Juan Felipe Rincón, Arts and Sciences, Cornell University
The experience of artistic creation does not have to be limited to the individual effort of a single artist. Spatial and temporal separation, however, limit the degree to which artists can cooperate in the realization of a collective creation. The use of cooperative art as a thoroughly developed and representative medium of expressing a collective sensibility, or an individual's perception of a membership in such a collective entity, is hampered by the limits to interaction presented by distance.
With the increasing popularity and availability of the Internet, new ways of arriving at well- integrated collective expression are being developed, explored, and adapted. A computer network's ability to connect geographically-distant locations reduces the impact of spatial disassociation on collective artistry. Magnetic, optical and digital media make both synchronous and asynchronous cooperation possible in different ways--with images, texts, audio and video stored on high-capacity disks and tapes, access to and manipulation of an extensive collective enterprise is limited by the artists' technological savvy and the hardware's capacity, not by previous limitations such as staggered times of creativity or the physical size of an unmoveable canvas.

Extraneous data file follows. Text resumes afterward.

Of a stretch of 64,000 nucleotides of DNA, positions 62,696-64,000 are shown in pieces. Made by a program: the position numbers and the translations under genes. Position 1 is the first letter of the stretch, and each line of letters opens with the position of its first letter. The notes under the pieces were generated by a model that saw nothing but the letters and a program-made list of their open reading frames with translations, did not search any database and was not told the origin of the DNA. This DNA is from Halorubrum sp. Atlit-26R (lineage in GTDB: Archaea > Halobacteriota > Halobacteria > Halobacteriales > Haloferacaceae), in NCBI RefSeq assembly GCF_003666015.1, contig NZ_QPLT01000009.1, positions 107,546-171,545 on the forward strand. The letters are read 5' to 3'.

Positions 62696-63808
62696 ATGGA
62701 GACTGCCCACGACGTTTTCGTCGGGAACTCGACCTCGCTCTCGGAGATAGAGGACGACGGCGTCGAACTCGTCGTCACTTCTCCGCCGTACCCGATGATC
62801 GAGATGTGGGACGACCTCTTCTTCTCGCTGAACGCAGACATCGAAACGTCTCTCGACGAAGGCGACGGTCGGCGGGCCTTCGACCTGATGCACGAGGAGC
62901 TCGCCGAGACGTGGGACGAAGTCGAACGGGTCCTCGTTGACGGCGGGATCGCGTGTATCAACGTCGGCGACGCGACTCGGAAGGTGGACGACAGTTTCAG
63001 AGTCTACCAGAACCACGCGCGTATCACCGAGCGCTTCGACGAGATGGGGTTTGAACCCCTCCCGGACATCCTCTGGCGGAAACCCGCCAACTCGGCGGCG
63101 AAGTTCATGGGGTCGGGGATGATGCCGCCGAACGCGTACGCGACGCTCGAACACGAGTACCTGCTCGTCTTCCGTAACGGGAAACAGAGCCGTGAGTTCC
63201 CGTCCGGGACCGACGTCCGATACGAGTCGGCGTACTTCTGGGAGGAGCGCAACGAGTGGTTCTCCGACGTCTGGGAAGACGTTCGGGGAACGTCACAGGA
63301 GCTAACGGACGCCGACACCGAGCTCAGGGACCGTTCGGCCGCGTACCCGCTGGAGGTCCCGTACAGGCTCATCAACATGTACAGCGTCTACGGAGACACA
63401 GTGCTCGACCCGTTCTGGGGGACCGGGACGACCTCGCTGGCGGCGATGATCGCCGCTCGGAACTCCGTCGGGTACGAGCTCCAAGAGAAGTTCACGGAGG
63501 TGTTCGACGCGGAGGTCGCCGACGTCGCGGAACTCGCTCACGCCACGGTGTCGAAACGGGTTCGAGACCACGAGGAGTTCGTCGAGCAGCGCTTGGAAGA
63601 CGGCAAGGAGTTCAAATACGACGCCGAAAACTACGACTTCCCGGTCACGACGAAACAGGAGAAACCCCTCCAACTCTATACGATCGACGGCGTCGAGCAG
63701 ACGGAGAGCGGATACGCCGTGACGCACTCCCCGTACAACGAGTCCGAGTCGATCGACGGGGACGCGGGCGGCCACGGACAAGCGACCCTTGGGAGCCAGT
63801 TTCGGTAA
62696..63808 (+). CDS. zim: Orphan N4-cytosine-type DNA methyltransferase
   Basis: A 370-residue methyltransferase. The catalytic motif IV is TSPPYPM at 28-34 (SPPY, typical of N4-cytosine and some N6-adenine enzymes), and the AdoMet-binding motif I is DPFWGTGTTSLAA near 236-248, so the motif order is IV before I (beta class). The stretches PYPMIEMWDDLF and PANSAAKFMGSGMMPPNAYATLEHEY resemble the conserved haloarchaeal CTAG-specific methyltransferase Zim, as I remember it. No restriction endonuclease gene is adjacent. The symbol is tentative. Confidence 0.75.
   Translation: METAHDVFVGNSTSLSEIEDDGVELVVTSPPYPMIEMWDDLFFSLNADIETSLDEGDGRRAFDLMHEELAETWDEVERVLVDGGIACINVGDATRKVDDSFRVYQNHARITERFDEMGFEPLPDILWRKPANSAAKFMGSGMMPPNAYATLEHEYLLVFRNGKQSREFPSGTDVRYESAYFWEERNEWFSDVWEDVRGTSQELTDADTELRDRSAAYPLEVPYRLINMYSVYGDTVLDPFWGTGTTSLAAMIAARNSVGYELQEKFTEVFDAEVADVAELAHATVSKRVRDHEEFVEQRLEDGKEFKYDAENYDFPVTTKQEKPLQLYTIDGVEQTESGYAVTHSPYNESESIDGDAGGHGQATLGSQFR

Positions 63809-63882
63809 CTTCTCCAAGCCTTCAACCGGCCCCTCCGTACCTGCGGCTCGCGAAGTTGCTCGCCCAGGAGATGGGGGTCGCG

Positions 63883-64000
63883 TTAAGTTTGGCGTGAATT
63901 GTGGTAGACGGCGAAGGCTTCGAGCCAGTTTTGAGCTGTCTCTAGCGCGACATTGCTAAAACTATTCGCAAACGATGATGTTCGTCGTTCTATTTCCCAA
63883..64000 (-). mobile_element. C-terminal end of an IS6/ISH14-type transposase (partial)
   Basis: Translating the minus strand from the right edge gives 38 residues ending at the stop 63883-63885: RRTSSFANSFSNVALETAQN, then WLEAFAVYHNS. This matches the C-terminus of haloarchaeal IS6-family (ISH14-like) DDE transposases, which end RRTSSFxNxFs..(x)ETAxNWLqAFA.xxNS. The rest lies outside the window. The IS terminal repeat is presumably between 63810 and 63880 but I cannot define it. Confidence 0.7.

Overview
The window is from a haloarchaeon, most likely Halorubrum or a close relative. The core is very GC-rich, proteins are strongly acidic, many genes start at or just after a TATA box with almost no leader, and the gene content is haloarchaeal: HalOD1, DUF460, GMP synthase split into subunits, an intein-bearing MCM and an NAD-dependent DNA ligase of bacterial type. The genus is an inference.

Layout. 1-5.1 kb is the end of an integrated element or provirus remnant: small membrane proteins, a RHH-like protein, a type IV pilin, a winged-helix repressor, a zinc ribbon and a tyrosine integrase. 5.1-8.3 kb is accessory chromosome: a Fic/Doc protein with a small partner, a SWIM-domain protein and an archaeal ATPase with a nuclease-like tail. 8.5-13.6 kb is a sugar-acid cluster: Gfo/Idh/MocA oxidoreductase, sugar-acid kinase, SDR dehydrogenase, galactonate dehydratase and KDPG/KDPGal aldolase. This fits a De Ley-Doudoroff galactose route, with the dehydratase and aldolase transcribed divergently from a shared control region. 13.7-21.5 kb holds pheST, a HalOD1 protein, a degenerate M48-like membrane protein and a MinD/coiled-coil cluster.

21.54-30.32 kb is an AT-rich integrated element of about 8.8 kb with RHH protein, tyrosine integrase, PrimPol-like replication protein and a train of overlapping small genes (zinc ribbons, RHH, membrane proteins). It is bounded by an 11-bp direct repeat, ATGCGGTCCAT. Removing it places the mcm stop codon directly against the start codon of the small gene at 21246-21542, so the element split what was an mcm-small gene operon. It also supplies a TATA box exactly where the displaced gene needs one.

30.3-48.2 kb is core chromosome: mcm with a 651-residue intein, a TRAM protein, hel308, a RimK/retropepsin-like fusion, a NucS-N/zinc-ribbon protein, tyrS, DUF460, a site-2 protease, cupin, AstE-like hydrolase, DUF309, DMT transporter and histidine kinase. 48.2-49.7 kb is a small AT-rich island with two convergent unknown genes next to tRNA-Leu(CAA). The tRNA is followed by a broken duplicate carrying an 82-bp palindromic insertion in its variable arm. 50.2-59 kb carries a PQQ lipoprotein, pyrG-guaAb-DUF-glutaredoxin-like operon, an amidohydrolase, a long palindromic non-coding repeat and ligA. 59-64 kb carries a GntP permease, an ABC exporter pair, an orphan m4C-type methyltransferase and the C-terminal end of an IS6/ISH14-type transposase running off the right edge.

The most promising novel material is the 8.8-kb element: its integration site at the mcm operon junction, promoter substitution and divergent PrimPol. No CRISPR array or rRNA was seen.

The technical possibilities offered by the World-Wide Web, coupled with more availability of high-speed connections capable of transferring high-resolution image files and large text-based files has opened new possibilities that different art students, professionals of graphical design, digital imagers and general dabblers are using for collaborative and creative enterprises. With this interest in electronic interaction as a form of enhancing or transforming artistic expression comes the question of access and communal definition. Not only is there interest in creating art, there is also a need for establishing the form of the artistic expression. The degree to which collaborators have freedom to manipulate, add and alter the existing parts of the communal creation is limited by the desire to protect the communal work. Artistic collaboration over a medium with such a popular user base as the Internet carries with it the need to maintain the integrity of the art form against possible vandalism while maintaining open access and ease of integration of new artists into the existing work. Different projects and groups have established different approaches to both these questions
[History and Projects]|[Paradigms of Electronic Cooperation]
This page created by Juan
Felipe Rincón. Copyright 1996 by Juan Felipe Rincón.
This page last edited May 1, 1996.